Having lived in France, Mexico, Switzerland, and the United States, Valérie Benoist, professor of Spanish here at Grinnell College, has had diverse international experiences and identifies as a tri-cultural person. She is currently on leave and living in France on the border of Spain with her husband and son while she writes her book, which focuses on the representation of Blackness in the biographies and autobiographies of three XVIth to XVIIIth century Black nuns of Spain and its colonies (Mexico and Peru, in particular). These three women were able to break the rule that Black women were not allowed to become nuns in colonial Spanish-America, so Professor Benoist is interested in the construction of Blackness in these three spiritual narratives. One of the main reasons Professor Benoist and her husband chose to move to France, where her parents and brother live, was to give their son the experience of living in France and learning French at a young age, and to make it possible for him to see his grandparents more often.
Valérie Benoist has lived and studied in France, Mexico, and the United States, but has now lived half her life in the United States, which makes returning to life in France for a year, especially as an adult rather than a teenager, a learning experience. One of the greatest differences she sees between life in the United States and life in France is the way relaxation and family time are valued. In France, there is a much greater focus on time spent with family and relaxing. Elementary school children do not have class between noon and 2 p.m., so they often go home to eat lunch with their families. Most businesses often close during this time as well. This is in sharp contrast to the United States, where sayings like, “Time is money” are common and there is a huge emphasis on work.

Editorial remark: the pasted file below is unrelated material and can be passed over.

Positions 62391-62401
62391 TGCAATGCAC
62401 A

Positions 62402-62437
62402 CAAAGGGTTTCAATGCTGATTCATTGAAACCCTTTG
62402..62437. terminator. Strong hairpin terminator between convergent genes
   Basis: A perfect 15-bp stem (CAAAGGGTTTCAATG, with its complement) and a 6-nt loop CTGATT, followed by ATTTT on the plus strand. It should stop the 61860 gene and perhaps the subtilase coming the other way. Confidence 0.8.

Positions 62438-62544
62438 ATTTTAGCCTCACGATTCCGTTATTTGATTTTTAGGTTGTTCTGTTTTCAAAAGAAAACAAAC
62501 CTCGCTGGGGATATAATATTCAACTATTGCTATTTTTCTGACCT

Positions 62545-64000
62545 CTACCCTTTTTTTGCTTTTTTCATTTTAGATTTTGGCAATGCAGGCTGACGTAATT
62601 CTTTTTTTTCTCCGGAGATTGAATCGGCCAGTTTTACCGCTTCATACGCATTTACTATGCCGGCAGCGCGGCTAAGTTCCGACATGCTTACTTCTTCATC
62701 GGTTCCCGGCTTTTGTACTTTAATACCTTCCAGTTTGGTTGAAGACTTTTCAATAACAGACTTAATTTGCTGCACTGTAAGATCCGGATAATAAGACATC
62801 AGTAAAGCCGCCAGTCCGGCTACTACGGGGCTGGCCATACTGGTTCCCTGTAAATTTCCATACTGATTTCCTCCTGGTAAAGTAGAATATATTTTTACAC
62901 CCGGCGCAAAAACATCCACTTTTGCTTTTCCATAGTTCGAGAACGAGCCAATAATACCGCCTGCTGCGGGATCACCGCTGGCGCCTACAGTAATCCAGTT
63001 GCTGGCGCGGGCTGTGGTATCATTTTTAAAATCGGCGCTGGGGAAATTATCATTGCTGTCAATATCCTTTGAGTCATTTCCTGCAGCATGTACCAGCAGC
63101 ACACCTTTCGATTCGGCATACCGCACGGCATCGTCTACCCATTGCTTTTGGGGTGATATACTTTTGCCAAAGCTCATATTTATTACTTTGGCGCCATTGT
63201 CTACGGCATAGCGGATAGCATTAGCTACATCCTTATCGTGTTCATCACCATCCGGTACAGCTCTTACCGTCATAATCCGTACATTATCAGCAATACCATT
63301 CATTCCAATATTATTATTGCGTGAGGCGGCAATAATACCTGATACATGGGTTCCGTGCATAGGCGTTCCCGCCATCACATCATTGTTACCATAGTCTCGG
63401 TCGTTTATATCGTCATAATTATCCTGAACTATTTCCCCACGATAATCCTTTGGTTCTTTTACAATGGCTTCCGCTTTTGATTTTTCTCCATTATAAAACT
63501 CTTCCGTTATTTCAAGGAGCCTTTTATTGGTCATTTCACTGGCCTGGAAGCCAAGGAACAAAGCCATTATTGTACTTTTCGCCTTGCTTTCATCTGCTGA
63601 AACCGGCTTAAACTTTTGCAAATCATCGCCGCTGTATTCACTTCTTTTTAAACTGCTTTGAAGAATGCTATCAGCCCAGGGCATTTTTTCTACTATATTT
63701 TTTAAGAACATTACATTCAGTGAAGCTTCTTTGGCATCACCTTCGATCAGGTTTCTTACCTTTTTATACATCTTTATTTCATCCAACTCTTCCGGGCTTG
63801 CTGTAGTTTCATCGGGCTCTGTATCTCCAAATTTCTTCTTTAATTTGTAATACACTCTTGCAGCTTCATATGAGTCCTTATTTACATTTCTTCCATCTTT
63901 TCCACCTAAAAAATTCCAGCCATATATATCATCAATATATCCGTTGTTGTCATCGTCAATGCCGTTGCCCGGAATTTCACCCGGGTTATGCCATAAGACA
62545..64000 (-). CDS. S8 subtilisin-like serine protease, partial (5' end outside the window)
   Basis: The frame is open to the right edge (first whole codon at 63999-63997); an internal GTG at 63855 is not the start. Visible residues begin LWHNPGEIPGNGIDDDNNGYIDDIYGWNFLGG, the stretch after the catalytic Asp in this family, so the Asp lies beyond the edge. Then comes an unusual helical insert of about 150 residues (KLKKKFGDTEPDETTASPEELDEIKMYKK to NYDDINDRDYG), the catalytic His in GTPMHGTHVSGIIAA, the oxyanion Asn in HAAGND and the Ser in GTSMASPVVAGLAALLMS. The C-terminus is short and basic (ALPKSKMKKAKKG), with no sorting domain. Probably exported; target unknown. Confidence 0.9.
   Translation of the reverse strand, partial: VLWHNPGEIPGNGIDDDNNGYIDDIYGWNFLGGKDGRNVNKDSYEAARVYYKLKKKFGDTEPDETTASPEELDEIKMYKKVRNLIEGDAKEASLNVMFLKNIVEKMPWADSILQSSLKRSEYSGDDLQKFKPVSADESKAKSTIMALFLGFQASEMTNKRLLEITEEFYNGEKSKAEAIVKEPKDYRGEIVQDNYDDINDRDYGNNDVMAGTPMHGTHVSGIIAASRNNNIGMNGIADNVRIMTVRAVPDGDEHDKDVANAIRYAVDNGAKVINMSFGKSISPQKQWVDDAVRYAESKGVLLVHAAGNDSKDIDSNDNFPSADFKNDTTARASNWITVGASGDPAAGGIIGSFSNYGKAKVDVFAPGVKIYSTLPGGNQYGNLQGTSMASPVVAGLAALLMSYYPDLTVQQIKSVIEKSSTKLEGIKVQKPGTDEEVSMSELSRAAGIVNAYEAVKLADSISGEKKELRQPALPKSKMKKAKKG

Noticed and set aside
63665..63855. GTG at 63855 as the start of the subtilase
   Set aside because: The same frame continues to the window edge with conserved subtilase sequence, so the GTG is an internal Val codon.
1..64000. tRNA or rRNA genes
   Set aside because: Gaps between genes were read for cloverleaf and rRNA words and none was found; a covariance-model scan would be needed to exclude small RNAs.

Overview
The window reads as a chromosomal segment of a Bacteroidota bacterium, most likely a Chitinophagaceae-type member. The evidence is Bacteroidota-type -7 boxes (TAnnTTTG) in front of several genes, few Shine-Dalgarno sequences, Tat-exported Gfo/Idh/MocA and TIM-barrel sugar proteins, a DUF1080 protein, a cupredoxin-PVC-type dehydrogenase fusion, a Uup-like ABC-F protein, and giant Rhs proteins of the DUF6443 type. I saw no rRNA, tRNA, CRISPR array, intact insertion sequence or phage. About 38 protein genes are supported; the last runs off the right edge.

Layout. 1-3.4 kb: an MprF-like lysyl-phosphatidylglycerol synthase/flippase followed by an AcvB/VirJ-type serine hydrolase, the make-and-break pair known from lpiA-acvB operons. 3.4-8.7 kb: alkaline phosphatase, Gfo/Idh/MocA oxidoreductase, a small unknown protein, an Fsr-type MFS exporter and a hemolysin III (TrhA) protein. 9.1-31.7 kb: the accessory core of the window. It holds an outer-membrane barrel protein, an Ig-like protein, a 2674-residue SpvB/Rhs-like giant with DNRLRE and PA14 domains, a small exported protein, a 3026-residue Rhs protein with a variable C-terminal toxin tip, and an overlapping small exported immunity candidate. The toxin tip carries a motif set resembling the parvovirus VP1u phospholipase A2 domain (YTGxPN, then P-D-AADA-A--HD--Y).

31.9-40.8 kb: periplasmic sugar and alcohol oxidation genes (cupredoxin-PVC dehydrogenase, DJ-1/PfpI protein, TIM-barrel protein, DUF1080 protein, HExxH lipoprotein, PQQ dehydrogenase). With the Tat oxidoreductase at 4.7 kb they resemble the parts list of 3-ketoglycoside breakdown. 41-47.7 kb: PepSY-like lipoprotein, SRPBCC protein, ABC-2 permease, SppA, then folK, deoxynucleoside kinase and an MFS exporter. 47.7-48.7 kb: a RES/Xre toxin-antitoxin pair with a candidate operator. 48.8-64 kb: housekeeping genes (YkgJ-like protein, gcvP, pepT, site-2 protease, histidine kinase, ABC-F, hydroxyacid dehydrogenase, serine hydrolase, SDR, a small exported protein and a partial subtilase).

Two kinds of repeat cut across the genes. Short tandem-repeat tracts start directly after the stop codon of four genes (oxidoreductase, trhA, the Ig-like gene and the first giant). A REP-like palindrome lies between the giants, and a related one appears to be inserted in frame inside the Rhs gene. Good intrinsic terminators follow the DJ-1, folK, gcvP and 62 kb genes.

It might be expected that adjustment to life in France would be a greater challenge for Valérie Benoist’s son, who didn’t speak French before moving to France this summer. However, he, like the rest of the family, is adjusting very well to life in France. Professor Benoist attributes a lot of the ease of this adjustment to the extremely helpful people they have encountered and the speedy and painless process of establishing phone lines, bank accounts, school registration, and the like they have faced. Although her son is the only non-French speaker in his class, the teacher assigned to work with him has had a lot of experience working with non-French speaking students and has designed a plan to help him adjust to the school. This extra assistance combined with her son’s involvement in Judo and soccer have made his transition go far more smoothly. Overall, Valérie Benoist and her family are adjusting well and enjoying the slower pace of life, the people, the food, and the warmer climate of France.
We will also be hearing from Valérie Benoist’s husband, Andy Mobley, professor of chemistry here at Grinnell College, in a few weeks!